Koon Yew Yin
2 Oct 2015
COMMENT After the publication of my RM50 million donation to the Penang state government for building student hostels, many people, including media journalists and BFM Radio, have asked me a lot of questions. They are curious because they have not come across something like this before.
Here are my answers:
I was born on Jan 6, 1933. My father started a coffin shop at No 8 Jalan Ipoh, KL about 100 years ago. When father retired about 30 years ago, my eldest brother inherited the coffin shop. As he got older, he found difficulty to compete with the modern undertakers and was forced to close the old shop about two years ago, and my younger brother continued the coffin business with a smaller shop in Kepong, KL.
As I have 11 siblings, I always needed some things since I was a boy. I remember always feeling hungry when I was young. One can imagine how 12 children rushed for food during meal time.
This is why I want to help the poor. Besides my RM50 million donation to the Penang government to build student hostels, I have to date, given about 300 scholarships to help students from poorer backgrounds to complete their tertiary education.
As a young boy in 1957, I attended St John’s Institution, KL and then I completed a four-year Civil Engineering Diploma at Technical College (now known as Universiti Teknologi Malaysia or UTM) under a scholarship from the Public Works Department or PWD (now known as JKR). I subsequently qualified as a Chartered Civil Engineer by self-study in 1962.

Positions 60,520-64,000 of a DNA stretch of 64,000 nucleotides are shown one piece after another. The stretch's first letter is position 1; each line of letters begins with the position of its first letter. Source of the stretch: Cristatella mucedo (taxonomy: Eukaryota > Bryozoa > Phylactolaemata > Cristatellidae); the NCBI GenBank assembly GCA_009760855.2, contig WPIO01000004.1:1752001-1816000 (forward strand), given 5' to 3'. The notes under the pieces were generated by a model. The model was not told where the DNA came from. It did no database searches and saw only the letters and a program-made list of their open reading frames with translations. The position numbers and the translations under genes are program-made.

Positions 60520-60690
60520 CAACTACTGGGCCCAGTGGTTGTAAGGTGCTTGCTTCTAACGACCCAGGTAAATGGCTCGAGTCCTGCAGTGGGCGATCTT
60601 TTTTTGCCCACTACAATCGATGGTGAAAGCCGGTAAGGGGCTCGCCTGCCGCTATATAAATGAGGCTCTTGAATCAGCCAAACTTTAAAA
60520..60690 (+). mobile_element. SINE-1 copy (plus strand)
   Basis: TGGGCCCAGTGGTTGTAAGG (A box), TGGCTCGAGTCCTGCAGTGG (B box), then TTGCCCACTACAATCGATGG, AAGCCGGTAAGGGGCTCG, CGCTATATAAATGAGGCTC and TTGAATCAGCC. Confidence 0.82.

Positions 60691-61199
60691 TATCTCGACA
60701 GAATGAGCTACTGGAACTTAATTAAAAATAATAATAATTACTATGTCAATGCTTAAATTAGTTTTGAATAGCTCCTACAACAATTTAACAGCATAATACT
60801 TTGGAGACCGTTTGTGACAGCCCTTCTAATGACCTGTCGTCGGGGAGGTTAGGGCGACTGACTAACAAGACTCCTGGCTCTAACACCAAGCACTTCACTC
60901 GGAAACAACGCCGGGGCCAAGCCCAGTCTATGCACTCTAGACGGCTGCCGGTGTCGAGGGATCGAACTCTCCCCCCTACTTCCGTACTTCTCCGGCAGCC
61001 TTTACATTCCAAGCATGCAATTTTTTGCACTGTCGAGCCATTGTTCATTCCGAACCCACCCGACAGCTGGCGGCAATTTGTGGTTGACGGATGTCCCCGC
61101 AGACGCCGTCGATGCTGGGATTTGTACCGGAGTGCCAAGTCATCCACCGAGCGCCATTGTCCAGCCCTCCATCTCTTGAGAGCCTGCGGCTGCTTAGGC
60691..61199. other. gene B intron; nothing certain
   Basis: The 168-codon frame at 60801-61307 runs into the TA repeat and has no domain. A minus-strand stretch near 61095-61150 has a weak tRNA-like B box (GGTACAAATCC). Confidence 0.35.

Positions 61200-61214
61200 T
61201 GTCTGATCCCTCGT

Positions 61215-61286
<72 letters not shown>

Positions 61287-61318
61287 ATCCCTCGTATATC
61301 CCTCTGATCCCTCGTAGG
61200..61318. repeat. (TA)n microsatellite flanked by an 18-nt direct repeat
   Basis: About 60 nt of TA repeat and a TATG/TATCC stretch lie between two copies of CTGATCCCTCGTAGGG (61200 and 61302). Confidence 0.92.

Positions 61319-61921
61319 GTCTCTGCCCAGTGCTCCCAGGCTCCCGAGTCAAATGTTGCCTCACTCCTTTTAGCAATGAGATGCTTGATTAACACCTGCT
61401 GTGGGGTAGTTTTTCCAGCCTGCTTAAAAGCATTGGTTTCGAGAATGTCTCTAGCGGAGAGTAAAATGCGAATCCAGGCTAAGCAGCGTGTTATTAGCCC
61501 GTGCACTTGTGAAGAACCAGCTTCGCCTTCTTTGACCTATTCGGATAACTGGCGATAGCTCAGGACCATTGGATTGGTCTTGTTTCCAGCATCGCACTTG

In 1967, together with three partners, I founded Mudajaya Construction Sdn. Bhd and Gamuda Sdn Bhd. In early 1980, IGB Construction Sdn Bhd, Jurutama Construction Sdn. Bhd and Mudajaya Construction Sdn Bhd grouped together and listed as a public company under the name of IJM Corporation Bhd.
In about 1975 I sold Gamuda Sdn Bhd to Lin Yun Ling and his partners.
In 1983 I had a serious heart angina. At the time a heart bypass operation could only be done at the Mayo Clinic in the US or at Harley Street, London and the casualty rate was frighteningly high. Before my heart surgery in London, I passed all my assets to my wife and children.
After my heart operation, I retired from being an executive director in Mudajaya/IJM Corporation Bhd and I started to learn how to make money from the stock market. In 1983-4 the Hong Kong stock market crashed because China wanted to take back HK. Almost all the Hong Kong investors were afraid of the arrival of the Communists and they sold their holdings as quickly as possible.
Learning to be a contrarian investor